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Water quality tested at West Point Lake

The water quality at West Point Lake met state standards when tested through the Chattahoochee Riverkeeper’s annual water monitoring program.

CRK announced the results via a press release on Friday, saying that the results are determined based on testing performed on one full day each month between April and October. The monthly results are then averaged to develop a single value to compare to the state standard.

The samples are analyzed for chlorophyll-a — a measure of the amount of algae in the water and an important indicator of the lake’s health.

The average chlorophyll-a level at the LaGrange water intake was measured at 15.96 µg/L, below the state standard of 24 µg/L.

However, CRK noted that seasonal averages of chlorophyll-a on West Point Lake have been steadily increasing since 2015. In 2015, the seasonal average in the lake near West Point Dam was 5.47 µg/L; in 2020, the average was 12.25 µg/L. Further upstream in the Chattahoochee watershed, Lake Lanier recently exceeded chlorophyll-a limits triggering a state-led cleanup plan.

CRK noted that in the 1980s chlorophyll-a seasonal averages at West Point Lake were as high as 44 µg/L and causing dangerous and unsightly blooms of algae.

“Based on data from routine water quality monitoring by CRK, the Chattahoochee River downstream of Atlanta and West Point Lake are healthier than they have been in decades,” said CRK Middle Chattahoochee Director Henry Jacobs. “CRK’s water monitoring efforts on West Point Lake cover both the short and long-term health of the lake. By monitoring bacteria levels on a weekly basis, we know that federal water quality standards are being met the vast majority of the time. The only exception is immediately after heavy periods of rainfall when storm water runoff can cause bacteria levels to rise temporarily.”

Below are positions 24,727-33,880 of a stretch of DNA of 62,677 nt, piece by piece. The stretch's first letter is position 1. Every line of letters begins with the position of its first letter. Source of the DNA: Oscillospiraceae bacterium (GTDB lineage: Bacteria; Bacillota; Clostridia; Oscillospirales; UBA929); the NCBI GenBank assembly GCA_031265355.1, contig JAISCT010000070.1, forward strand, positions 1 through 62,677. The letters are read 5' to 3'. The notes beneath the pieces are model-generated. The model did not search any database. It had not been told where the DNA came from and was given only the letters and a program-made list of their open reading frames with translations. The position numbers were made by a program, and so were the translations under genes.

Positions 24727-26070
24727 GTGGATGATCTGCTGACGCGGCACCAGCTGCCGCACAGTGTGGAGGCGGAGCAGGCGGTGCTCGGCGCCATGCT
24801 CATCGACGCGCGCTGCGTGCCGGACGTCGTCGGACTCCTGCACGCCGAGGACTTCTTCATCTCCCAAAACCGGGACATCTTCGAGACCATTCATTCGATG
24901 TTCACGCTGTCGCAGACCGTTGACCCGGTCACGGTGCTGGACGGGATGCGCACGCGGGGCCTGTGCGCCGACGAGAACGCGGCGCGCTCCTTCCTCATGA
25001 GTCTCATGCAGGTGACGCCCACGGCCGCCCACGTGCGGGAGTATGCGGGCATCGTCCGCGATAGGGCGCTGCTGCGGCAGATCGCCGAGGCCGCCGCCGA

Jacobs said the routine sampling of chlorophyll-a levels in West Point Lake allows CRK to monitor the overall health of the lake as a place for recreation and wildlife as well as its ability to provide a safe source of drinking water.

“It’s important to note that West Point Lake is meeting water quality standards, and we encourage people to continue enjoying the lake,” Jacobs said. “But know that CRK is concerned by the slowly rising trend in chlorophyll-a levels and will continue to monitor the health of the lake on an annual basis and keep the public up-to-date and informed.”

CRK said it’s unclear at this point whether the increasing chlorophyll-a trend can be attributed to an increase of stormwater runoff, point-source discharges or warmer temperatures. 

The chlorophyll-a level is important to track because nutrients concentrated in large amounts from raw or partially treated sewage, fertilizers, and stormwater runoff can result in excessive growth of algae that deplete oxygen in the water and cause odor and taste problems in treated drinking water. In extreme cases, nutrient pollution and excessive algae can cause widespread fish kills.   

CRK noted that in Georgia the six warmest years on record have all occurred in the past six years beginning in 2014 and urban growth and development throughout the region continues to contribute untold amounts of stormwater runoff into the river.

CRK credits the support of the city of LaGrange and individual donors for being able to conduct nutrient monitoring annually on the lake since 2014.

For more information about Chattahoochee Riverkeeper, water monitoring and how to support their efforts in 2021, visit www.chattahoochee.org or contact Jacobs at hjacobs@chattahoochee.org.